Blog Archives

Example 8.41: Scatterplot with marginal histograms

June 20, 2011
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Example 8.41: Scatterplot with marginal histograms

The scatterplot is one of the most ubiquitous, and useful graphics. It's also very basic. One of its shortcomings is that it can hide important aspects of the marginal distributions of the two variables. To address this weakness, you can add a histo...

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Example 8.40: Side-by-side histograms

June 13, 2011
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Example 8.40: Side-by-side histograms

It's often useful to compare histograms for some key variable, stratified by levels of some other variable. There are several ways to display something like this. The simplest may be to plot the two histograms in separate panels.SASIn SAS, the most d...

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Example 8.39: calculating Cramer’s V

June 3, 2011
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Example 8.39: calculating Cramer’s V

Cramer's V is a measure of association for nominal variables. Effectively it is the Pearson chi-square statistic rescaled to have values between 0 and 1, as follows:V = sqrt(X^2 / )where X^2 is the Pearson chi-square, n...

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Example 8.37: Read sheets from an excel file

May 11, 2011
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Example 8.37: Read sheets from an excel file

Microsoft Excel is an awkward tool for data analysis. However, it is a reasonable environment for recording and transfering data. In our consulting practice, people frequently send us data in .xls (from Excel 97-2003) or .xlsx (from Excel 2007 or 201...

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Example 8.35: Grab true (not pseudo) random numbers; passing API URLs to functions or macros

April 19, 2011
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Example 8.35: Grab true (not pseudo) random numbers; passing API URLs to functions or macros

Usually, we're content to use a pseudo-random number generator. But sometimes we may want numbers that are actually random-- an example might be for randomizing treatment status in a randomized controlled trial.The site Random.org provides truly rando...

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Example 8.33: Merging data sets one-to-many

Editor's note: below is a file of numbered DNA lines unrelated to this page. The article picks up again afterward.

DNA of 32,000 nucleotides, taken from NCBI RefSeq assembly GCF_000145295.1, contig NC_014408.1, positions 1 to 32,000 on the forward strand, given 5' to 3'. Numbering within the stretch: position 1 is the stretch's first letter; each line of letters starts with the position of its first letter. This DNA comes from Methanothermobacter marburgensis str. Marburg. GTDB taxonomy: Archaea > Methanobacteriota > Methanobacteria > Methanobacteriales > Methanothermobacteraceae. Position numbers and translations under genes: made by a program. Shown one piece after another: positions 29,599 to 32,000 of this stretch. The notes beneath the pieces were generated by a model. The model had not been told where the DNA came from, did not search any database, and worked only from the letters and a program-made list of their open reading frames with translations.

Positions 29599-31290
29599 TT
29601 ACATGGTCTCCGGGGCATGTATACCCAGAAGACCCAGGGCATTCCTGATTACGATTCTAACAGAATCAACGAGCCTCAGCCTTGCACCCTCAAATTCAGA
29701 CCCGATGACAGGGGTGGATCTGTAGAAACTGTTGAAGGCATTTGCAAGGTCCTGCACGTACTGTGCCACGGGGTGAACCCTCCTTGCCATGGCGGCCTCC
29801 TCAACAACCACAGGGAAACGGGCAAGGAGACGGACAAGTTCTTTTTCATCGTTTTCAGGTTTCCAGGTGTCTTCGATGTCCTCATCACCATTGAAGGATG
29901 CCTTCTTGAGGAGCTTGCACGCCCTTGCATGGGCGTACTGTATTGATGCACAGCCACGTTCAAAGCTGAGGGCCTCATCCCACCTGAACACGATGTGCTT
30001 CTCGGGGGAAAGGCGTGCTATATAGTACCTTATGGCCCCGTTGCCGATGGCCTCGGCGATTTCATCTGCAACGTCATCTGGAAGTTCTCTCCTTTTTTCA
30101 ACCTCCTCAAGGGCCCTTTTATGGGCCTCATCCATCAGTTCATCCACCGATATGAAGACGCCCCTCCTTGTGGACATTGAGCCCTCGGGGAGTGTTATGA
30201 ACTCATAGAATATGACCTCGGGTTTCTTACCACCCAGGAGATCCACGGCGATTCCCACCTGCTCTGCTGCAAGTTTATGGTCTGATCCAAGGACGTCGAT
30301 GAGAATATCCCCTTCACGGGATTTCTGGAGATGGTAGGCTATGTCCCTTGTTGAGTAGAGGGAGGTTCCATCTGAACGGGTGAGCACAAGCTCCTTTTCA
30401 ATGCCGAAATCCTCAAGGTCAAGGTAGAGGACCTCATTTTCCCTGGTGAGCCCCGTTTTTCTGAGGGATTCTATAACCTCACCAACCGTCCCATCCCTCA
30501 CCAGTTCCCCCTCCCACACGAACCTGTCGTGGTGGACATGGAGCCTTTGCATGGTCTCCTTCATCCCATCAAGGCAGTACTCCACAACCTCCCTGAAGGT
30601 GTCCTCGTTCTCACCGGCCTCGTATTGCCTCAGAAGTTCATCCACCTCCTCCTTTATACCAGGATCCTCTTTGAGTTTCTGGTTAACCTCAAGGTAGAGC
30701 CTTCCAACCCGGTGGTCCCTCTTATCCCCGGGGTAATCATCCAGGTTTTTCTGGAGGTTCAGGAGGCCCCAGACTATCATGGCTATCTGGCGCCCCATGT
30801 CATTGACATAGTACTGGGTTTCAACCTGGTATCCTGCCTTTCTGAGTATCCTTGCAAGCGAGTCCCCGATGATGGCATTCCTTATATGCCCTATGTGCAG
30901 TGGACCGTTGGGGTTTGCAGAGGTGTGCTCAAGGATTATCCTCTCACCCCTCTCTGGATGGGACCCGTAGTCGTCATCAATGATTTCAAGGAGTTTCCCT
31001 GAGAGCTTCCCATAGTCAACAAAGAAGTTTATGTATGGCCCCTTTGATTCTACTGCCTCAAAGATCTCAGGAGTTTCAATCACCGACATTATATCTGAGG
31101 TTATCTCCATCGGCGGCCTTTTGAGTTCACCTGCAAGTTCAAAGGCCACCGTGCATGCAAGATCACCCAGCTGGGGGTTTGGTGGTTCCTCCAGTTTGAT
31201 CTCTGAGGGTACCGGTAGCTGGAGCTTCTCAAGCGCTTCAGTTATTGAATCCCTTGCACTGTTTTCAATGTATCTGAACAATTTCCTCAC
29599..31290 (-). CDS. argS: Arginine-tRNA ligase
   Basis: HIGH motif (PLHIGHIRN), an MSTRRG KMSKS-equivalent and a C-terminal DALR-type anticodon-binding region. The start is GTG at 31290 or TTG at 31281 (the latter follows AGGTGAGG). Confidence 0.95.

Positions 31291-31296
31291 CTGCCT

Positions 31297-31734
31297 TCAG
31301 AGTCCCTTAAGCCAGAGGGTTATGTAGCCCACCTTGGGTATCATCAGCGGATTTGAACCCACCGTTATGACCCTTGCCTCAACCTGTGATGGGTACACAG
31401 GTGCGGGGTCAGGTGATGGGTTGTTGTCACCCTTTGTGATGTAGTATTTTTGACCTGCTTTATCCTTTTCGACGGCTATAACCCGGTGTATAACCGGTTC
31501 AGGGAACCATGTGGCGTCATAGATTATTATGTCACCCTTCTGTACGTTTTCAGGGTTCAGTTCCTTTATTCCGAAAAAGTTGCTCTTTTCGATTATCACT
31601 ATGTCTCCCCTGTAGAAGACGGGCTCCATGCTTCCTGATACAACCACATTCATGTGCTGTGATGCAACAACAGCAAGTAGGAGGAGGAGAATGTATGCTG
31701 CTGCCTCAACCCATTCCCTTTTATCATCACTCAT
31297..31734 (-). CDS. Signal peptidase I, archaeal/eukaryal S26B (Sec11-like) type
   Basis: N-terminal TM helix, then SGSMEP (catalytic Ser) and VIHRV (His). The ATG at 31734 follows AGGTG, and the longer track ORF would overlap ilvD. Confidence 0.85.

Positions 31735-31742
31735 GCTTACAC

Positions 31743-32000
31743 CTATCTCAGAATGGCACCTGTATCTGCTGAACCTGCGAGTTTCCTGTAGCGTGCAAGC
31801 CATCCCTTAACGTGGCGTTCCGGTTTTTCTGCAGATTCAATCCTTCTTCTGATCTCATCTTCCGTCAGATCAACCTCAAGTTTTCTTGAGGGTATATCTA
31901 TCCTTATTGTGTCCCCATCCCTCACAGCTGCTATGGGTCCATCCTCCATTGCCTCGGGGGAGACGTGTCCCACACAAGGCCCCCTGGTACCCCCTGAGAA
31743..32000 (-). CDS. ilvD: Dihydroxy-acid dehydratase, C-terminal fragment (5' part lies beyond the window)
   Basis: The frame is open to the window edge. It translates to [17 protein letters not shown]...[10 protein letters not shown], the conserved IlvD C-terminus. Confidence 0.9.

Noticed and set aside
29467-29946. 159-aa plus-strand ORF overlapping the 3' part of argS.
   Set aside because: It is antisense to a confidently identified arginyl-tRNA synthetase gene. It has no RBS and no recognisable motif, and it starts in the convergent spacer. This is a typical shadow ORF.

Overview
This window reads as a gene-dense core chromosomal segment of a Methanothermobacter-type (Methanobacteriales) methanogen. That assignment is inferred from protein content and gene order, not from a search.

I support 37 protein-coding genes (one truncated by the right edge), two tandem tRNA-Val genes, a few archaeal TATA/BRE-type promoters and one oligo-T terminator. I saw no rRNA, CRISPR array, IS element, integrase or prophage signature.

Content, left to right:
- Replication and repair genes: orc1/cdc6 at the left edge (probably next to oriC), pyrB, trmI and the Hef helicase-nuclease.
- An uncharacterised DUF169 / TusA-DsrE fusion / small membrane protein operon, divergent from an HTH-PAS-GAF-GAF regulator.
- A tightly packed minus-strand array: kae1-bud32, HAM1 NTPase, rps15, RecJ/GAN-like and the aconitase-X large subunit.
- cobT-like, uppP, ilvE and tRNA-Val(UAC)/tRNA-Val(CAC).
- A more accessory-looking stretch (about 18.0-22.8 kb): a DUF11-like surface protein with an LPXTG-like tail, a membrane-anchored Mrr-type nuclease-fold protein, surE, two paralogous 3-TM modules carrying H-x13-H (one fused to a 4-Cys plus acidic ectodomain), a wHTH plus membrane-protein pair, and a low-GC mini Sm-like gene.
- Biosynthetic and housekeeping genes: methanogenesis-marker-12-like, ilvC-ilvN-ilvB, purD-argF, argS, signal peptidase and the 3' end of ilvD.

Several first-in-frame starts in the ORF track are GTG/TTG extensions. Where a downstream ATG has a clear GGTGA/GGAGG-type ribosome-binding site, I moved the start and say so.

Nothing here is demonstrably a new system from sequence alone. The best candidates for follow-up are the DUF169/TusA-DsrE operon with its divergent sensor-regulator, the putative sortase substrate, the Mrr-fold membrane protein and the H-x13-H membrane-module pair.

April 5, 2011
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Example 8.33: Merging data sets one-to-many

It's often necessary to combine data from two data sets for further analysis. Such merging can be one-to-one, many-to-one, and many-to-many. The most common form is the one-to-one match, which we cover in section 1.5.7. Today we look at a one-to-man...

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Example 8.32: The HistData package, sunflower plots, and getting data from R into SAS

March 29, 2011
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Example 8.32: The HistData package, sunflower plots, and getting data from R into SAS

This entry is mainly a promotion of the fascinating HistData R package. The package, compiled by the psychologist, statistician, and graphics innovator Michael Friendly, contains a number of small data sets of historical interest. These include data ...

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Example 8.31: Choropleth maps

March 22, 2011
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Example 8.31: Choropleth maps

In our book, we show a simple example of a map (section 6.4.2) where we read the boundary files as data sets and use SAS and R to plot them. But both SAS and R have complex functionality for using pre-compiled map data. To demonstrate them, we'll sho...

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Example 8.30: Compare Poisson and negative binomial count models

March 15, 2011
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Example 8.30:  Compare Poisson and negative binomial count models

How similar can a negative binomial distribution get to a Poisson distribution?When confronted with modeling count data, our first instinct is to use Poisson regression. But in practice, count data is often overdispersed. We can fit the overdispersio...

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Example 8.29: Risk ratios and odds ratios

March 7, 2011
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Example 8.29: Risk ratios and odds ratios

When can you safely think of an odds ratio as being similar to a risk ratio?Many people find odds ratios hard to interpret, and thus would prefer to have risk ratios. In response to this, you can find several papers that purport to convert an odds rat...

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